His father is too sick to work and there is no one else to support the family, which includes his three-year-old sister, Maya.

An estimated 1,500 children are in the child labour market here. At least 29 children have lost limbs because of hazardous work environments.

UN agencies report the numbers of children who work are on the rise throughout Syria, as families settle in disparate parts of the country, pooling together whatever they can to survive.

Saleh hasn’t been to school for three years, but dreams of a day he can return. He says that if he knew his family was supported, he would go back again tomorrow.

Yasser, 11, is one of half a million Homs residents left homeless.   He hasn’t seen his father since the start of the uprising. Authorities said he was killed, but the family hangs onto hope he’s only missing.  His uncle, who’d been drafted into the Syrian army, was executed in front of their house. His mother had wanted to stay in Homs, in case their father returned, but after his sister was shot in the hip with a stray bullet, they fled for their lives.  In four years, the family have moved many times — they now live in a tent in Hasiyah. There’s no electricity or running water, and without heating in winter, they huddle under blankets at night.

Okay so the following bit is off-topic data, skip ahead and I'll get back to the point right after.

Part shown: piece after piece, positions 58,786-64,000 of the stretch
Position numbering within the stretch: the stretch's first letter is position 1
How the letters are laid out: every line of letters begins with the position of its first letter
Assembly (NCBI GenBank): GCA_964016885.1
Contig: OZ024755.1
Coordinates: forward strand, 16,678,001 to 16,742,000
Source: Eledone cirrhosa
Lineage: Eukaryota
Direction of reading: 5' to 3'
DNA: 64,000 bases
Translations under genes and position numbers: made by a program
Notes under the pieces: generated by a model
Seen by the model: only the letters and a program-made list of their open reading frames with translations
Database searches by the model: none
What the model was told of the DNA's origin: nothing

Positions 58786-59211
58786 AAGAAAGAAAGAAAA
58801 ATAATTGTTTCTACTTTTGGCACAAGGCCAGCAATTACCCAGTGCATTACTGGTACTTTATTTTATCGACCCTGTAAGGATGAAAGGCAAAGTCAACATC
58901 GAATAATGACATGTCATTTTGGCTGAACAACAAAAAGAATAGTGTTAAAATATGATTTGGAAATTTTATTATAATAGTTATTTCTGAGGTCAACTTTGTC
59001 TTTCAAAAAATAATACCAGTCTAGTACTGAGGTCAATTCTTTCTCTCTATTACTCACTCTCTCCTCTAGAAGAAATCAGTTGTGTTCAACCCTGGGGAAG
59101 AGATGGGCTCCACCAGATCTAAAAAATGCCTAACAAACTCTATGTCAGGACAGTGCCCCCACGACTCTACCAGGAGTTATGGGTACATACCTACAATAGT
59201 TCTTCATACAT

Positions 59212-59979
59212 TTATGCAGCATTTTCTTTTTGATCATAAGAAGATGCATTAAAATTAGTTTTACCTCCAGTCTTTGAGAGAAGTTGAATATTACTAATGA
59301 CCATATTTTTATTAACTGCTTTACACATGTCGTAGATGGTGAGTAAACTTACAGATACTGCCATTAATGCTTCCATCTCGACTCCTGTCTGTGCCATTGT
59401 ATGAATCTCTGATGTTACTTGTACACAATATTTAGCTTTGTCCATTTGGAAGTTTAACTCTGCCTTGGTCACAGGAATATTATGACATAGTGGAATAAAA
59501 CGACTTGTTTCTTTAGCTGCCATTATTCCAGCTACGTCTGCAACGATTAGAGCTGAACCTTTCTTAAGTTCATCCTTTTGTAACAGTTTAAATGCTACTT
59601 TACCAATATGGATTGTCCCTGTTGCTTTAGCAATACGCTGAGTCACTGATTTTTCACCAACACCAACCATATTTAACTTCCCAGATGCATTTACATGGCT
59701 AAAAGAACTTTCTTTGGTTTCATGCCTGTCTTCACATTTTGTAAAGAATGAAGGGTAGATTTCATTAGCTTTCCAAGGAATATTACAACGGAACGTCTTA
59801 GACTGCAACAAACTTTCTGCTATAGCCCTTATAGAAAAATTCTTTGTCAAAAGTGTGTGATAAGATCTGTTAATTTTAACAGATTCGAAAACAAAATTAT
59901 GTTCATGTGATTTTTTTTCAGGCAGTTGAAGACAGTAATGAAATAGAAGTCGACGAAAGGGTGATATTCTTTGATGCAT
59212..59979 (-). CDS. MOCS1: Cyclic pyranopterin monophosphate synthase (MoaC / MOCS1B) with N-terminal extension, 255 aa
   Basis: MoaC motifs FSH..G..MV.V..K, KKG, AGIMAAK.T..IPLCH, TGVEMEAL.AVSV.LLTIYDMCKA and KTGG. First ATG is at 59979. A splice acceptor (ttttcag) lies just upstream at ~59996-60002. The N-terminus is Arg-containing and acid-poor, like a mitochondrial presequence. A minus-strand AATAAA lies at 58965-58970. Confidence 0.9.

Yasser says he can feel the cold in his bones.

“I fear the cold because our hands get numb and they hurt.”

Yasser (right) and his siblings outside the basic shelter their family calls home.

His mother works a night shift, cleaning at a factory. It pays for food, but little else.

Before the family fled Homs, he hadn’t been to school in two years. Now, he’s learning again, six days a week at the local UNICEF centre. Along with 2,000 other children, he learns skills he hopes help him find a job later in life.

The centre also offers counselling to children to help them cope with trauma, and provides some of the only working sanitation facilities in the town.

Huddled on a mattress with his mother and siblings, Yasser has one hope for Syria during the harsh winter months ahead.

“I hope that this winter will not be so cold.”

Words and pictures by Ethan Donnell.